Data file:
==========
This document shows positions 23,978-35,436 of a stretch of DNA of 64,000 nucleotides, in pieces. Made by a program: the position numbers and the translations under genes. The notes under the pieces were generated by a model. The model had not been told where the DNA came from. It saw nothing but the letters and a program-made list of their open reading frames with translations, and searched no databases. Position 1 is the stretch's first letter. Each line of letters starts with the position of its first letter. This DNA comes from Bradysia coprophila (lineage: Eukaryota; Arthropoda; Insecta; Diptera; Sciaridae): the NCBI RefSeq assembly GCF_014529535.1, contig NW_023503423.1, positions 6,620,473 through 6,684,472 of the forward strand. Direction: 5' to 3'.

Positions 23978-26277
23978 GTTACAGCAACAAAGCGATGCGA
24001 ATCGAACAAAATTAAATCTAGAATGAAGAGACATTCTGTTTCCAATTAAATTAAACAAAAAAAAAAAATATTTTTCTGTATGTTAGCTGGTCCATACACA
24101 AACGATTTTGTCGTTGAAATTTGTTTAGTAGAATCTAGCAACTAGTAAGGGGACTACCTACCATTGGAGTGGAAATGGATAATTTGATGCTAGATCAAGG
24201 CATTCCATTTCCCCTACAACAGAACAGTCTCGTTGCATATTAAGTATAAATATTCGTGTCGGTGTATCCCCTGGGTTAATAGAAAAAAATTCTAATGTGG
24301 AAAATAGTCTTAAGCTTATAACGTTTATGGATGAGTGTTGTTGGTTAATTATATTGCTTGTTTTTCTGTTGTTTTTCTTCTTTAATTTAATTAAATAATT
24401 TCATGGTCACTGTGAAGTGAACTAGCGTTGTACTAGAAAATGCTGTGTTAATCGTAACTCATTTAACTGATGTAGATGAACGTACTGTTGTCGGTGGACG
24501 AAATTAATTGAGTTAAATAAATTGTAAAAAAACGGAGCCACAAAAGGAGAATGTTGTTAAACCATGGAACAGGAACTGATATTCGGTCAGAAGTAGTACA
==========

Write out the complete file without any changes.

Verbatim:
This document shows positions 23,978-35,436 of a stretch of DNA of 64,000 nucleotides, in pieces. Made by a program: the position numbers and the translations under genes. The notes under the pieces were generated by a model. The model had not been told where the DNA came from. It saw nothing but the letters and a program-made list of their open reading frames with translations, and searched no databases. Position 1 is the stretch's first letter. Each line of letters starts with the position of its first letter. This DNA comes from Bradysia coprophila (lineage: Eukaryota; Arthropoda; Insecta; Diptera; Sciaridae): the NCBI RefSeq assembly GCF_014529535.1, contig NW_023503423.1, positions 6,620,473 through 6,684,472 of the forward strand. Direction: 5' to 3'.

Positions 23978-26277
23978 GTTACAGCAACAAAGCGATGCGA
24001 ATCGAACAAAATTAAATCTAGAATGAAGAGACATTCTGTTTCCAATTAAATTAAACAAAAAAAAAAAATATTTTTCTGTATGTTAGCTGGTCCATACACA
24101 AACGATTTTGTCGTTGAAATTTGTTTAGTAGAATCTAGCAACTAGTAAGGGGACTACCTACCATTGGAGTGGAAATGGATAATTTGATGCTAGATCAAGG
24201 CATTCCATTTCCCCTACAACAGAACAGTCTCGTTGCATATTAAGTATAAATATTCGTGTCGGTGTATCCCCTGGGTTAATAGAAAAAAATTCTAATGTGG
24301 AAAATAGTCTTAAGCTTATAACGTTTATGGATGAGTGTTGTTGGTTAATTATATTGCTTGTTTTTCTGTTGTTTTTCTTCTTTAATTTAATTAAATAATT
24401 TCATGGTCACTGTGAAGTGAACTAGCGTTGTACTAGAAAATGCTGTGTTAATCGTAACTCATTTAACTGATGTAGATGAACGTACTGTTGTCGGTGGACG
24501 AAATTAATTGAGTTAAATAAATTGTAAAAAAACGGAGCCACAAAAGGAGAATGTTGTTAAACCATGGAACAGGAACTGATATTCGGTCAGAAGTAGTACA